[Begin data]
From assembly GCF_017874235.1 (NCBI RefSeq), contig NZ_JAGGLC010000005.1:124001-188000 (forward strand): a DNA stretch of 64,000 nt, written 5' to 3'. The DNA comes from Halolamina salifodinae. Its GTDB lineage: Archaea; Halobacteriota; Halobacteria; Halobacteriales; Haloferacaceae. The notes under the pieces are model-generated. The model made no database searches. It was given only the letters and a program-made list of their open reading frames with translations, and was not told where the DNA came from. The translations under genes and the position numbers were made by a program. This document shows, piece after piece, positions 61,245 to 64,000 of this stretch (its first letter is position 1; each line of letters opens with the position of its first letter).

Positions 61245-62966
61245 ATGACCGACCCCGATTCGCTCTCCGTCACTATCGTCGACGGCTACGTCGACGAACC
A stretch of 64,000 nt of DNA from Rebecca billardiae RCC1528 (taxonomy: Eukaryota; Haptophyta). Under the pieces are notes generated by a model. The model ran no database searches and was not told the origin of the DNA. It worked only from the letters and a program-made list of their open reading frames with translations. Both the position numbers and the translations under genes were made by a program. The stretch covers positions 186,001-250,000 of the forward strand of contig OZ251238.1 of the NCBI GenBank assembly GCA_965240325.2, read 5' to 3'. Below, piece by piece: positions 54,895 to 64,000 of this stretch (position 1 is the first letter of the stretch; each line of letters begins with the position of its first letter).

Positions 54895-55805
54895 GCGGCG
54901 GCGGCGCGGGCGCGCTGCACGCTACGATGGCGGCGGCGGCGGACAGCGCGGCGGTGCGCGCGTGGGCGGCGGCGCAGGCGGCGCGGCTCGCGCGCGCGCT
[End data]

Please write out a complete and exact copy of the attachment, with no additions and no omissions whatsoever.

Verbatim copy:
From assembly GCF_017874235.1 (NCBI RefSeq), contig NZ_JAGGLC010000005.1:124001-188000 (forward strand): a DNA stretch of 64,000 nt, written 5' to 3'. The DNA comes from Halolamina salifodinae. Its GTDB lineage: Archaea; Halobacteriota; Halobacteria; Halobacteriales; Haloferacaceae. The notes under the pieces are model-generated. The model made no database searches. It was given only the letters and a program-made list of their open reading frames with translations, and was not told where the DNA came from. The translations under genes and the position numbers were made by a program. This document shows, piece after piece, positions 61,245 to 64,000 of this stretch (its first letter is position 1; each line of letters opens with the position of its first letter).

Positions 61245-62966
61245 ATGACCGACCCCGATTCGCTCTCCGTCACTATCGTCGACGGCTACGTCGACGAACC
A stretch of 64,000 nt of DNA from Rebecca billardiae RCC1528 (taxonomy: Eukaryota; Haptophyta). Under the pieces are notes generated by a model. The model ran no database searches and was not told the origin of the DNA. It worked only from the letters and a program-made list of their open reading frames with translations. Both the position numbers and the translations under genes were made by a program. The stretch covers positions 186,001-250,000 of the forward strand of contig OZ251238.1 of the NCBI GenBank assembly GCA_965240325.2, read 5' to 3'. Below, piece by piece: positions 54,895 to 64,000 of this stretch (position 1 is the first letter of the stretch; each line of letters begins with the position of its first letter).

Positions 54895-55805
54895 GCGGCG
54901 GCGGCGCGGGCGCGCTGCACGCTACGATGGCGGCGGCGGCGGACAGCGCGGCGGTGCGCGCGTGGGCGGCGGCGCAGGCGGCGCGGCTCGCGCGCGCGCT